In the first legislative session after the deadly mass shooting at Santa Fe High School, the Texas Senate nearly unanimously approved a sweeping school safety bill Monday aimed at preventing — or at least mitigating — another mass tragedy.
Senate Bill 11 attempts to strengthen mental health initiatives in Texas schools, ensure school districts’ employees — including substitute teachers — are equipped to respond to emergencies by requiring they have classroom access to a telephone and other electronic communication, and establish threat assessment teams to help identify potentially dangerous students and determine the best ways to intervene before they become violent.
The bill's author, state Sen. Larry Taylor, R-Friendswood, said his bill also requires school districts to appoint school safety committees that meet once a semester to provide their boards of trustees with recommendations for updates to their districts' multihazard emergency operations plans.
“We cannot afford to do nothing, and a lot of times we get caught up here in the Legislature and we let perfect become the enemy of the good,” Taylor told other senators. “Today we have before us a bill that is good and would help our protect our students in the future.”
The Senate voted 29-2 to approve the bill, with Republican state Sens. Bob Hall of Edgewood and Bryan Hughes of Mineola voting in opposition. Hughes said in short interview after the vote that he opposed the bill because “a number of folks back home had concerns,” but he said he couldn't remember off the top of his head what those concerns were.
The legislation will now make its way to the lower chamber, where another broad proposal authored by state Rep. Greg Bonnen, R-Friendswood, has yet to be approved by a House committee — likely making Taylor’s bill the final vehicle for school safety legislation. When laying out his bill in front of a Capitol committee last month, Taylor said he was working closely with Bonnen — both represent Santa Fe ISD — on the language for his final measure.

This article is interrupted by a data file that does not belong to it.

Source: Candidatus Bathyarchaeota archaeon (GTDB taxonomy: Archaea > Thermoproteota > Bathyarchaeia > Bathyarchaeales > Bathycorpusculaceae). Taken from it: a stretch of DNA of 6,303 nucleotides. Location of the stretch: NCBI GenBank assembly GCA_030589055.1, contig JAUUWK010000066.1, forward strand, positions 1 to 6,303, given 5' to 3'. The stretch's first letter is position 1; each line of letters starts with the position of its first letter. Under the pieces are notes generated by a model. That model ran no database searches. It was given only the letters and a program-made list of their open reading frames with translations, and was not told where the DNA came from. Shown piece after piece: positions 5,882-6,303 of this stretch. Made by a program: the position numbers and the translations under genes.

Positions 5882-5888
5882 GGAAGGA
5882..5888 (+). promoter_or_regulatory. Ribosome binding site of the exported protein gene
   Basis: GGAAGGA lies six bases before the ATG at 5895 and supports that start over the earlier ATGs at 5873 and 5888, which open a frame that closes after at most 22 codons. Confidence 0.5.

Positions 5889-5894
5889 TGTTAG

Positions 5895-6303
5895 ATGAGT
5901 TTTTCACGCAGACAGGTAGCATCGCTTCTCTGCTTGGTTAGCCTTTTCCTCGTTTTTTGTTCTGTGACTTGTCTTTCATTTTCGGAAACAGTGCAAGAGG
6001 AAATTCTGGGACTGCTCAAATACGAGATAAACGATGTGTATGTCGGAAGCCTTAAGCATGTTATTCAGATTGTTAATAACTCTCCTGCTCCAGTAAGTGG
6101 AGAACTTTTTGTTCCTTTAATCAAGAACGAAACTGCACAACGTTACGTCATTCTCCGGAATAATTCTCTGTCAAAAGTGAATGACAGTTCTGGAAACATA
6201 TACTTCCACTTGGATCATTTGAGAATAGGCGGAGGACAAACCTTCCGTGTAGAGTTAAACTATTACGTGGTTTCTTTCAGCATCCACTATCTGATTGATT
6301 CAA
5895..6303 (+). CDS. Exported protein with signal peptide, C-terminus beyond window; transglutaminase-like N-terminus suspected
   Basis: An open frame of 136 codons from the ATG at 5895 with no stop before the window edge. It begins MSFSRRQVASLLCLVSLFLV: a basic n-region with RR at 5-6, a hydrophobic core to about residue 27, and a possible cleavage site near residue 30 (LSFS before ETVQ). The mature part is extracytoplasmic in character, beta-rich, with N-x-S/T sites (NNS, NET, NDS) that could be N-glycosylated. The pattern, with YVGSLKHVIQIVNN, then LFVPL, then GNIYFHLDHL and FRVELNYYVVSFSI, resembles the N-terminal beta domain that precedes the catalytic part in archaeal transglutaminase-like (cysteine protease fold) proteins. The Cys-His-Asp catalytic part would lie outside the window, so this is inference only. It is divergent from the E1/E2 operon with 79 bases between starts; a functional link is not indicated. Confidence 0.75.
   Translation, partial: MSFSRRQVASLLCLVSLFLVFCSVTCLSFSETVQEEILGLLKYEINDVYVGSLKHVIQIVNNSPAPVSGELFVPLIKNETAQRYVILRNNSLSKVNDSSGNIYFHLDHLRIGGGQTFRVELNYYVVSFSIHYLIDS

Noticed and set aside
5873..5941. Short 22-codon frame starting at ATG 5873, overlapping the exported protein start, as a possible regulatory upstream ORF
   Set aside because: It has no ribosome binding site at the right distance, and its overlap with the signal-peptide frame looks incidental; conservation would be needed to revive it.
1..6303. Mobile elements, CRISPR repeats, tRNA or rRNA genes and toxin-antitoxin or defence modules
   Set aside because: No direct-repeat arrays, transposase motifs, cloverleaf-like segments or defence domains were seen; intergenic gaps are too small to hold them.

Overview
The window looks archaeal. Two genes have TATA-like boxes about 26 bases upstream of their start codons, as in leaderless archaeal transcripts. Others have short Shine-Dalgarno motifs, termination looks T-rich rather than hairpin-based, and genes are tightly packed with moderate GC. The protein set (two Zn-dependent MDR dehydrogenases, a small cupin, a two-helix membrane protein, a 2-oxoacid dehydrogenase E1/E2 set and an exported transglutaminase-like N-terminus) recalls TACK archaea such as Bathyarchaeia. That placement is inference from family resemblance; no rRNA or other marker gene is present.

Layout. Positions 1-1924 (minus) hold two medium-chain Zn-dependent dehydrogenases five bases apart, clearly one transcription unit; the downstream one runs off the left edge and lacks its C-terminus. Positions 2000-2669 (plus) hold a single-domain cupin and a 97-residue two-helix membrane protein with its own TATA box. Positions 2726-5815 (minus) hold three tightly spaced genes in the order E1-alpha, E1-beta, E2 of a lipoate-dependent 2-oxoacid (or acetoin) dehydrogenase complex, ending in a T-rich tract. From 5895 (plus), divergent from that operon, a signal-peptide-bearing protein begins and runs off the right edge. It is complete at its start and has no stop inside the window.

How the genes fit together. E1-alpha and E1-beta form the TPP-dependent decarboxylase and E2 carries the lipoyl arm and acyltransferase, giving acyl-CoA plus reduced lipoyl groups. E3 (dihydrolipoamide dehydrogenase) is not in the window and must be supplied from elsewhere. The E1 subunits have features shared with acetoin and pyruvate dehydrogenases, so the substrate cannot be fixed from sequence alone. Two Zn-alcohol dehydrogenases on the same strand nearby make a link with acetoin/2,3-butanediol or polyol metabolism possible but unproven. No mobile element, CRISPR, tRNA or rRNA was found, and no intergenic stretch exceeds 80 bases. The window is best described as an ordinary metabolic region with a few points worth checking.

Consideration of Taylor’s bill comes almost a year after the shooting at Santa Fe High School, which left 10 dead and another 13 wounded. The bill touches on a number of proposals Gov. Greg Abbott laid out in a 43-page school safety plan he released days after the shooting, including strengthening school security and mental health counseling.
Lawmakers tacked on several amendments to Taylor’s bill Monday, including one by state Sen. Joan Huffman, R-Houston, that would expand the definition of “harmful and threatening behavior” to include things such as dating violence and stalking. Another amendment, by Taylor, allows students to anonymously report dangerous behavior they’ve seen from other students.
School safety, among a number of other measures, topped Abbott’s priority list that he laid out early this year. During his State of the State speech, the governor reassured Texans that the Legislature would take steps this year to ensure a tragedy like the one at Santa Fe wouldn’t happen again.
After the bill’s passage out of the upper chamber, several senators applauded Taylor for spearheading the measure.
“I want to thank Sen. Taylor for working on a bill that’s very well thought out and will benefit the schoolchildren of Texas,” Huffman said. “What happened in your district was beyond horrifying … but I want to commend you for your work and the way you handled this tragedy.”
Republican Lt. Gov. Dan Patrick lauded Taylor for advancing a measure Patrick called critical.
“Our goal is that no child will ever feel afraid at school and no Texas family will ever experience the grief that followed the horrible school shooting at Santa Fe High School,” Patrick said. “The safety of our children remains paramount — the future of Texas depends on it."
Other school safety measures approved by the Senate this year include a bevy of bills that would alter an existing state-sanctioned program to arm teachers.
Taylor said the Santa Fe shooting was one of the most “challenging things I’ve had to deal with” during his time in the Legislature.
“Multiple young people's funerals back to back in a few short days is very difficult,” he said. “That’s why we have to get this done.”